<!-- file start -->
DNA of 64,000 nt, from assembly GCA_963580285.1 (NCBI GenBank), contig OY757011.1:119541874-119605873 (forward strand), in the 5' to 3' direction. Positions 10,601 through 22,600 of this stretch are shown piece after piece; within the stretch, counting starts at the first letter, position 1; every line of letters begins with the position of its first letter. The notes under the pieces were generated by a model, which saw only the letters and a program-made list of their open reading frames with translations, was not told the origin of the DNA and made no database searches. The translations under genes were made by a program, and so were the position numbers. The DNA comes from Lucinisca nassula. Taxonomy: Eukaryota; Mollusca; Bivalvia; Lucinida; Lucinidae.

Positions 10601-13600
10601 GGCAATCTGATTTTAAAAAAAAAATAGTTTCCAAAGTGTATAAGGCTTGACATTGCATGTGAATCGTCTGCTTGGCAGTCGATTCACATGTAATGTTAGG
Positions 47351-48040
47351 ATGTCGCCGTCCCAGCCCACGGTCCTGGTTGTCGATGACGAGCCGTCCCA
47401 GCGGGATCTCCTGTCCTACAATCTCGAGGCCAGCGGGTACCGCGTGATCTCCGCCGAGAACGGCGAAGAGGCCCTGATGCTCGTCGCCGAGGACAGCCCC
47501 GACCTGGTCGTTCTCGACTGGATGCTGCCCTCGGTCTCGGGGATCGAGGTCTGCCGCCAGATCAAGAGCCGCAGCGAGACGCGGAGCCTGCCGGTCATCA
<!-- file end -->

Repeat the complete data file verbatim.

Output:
DNA of 64,000 nt, from assembly GCA_963580285.1 (NCBI GenBank), contig OY757011.1:119541874-119605873 (forward strand), in the 5' to 3' direction. Positions 10,601 through 22,600 of this stretch are shown piece after piece; within the stretch, counting starts at the first letter, position 1; every line of letters begins with the position of its first letter. The notes under the pieces were generated by a model, which saw only the letters and a program-made list of their open reading frames with translations, was not told the origin of the DNA and made no database searches. The translations under genes were made by a program, and so were the position numbers. The DNA comes from Lucinisca nassula. Taxonomy: Eukaryota; Mollusca; Bivalvia; Lucinida; Lucinidae.

Positions 10601-13600
10601 GGCAATCTGATTTTAAAAAAAAAATAGTTTCCAAAGTGTATAAGGCTTGACATTGCATGTGAATCGTCTGCTTGGCAGTCGATTCACATGTAATGTTAGG
Positions 47351-48040
47351 ATGTCGCCGTCCCAGCCCACGGTCCTGGTTGTCGATGACGAGCCGTCCCA
47401 GCGGGATCTCCTGTCCTACAATCTCGAGGCCAGCGGGTACCGCGTGATCTCCGCCGAGAACGGCGAAGAGGCCCTGATGCTCGTCGCCGAGGACAGCCCC
47501 GACCTGGTCGTTCTCGACTGGATGCTGCCCTCGGTCTCGGGGATCGAGGTCTGCCGCCAGATCAAGAGCCGCAGCGAGACGCGGAGCCTGCCGGTCATCA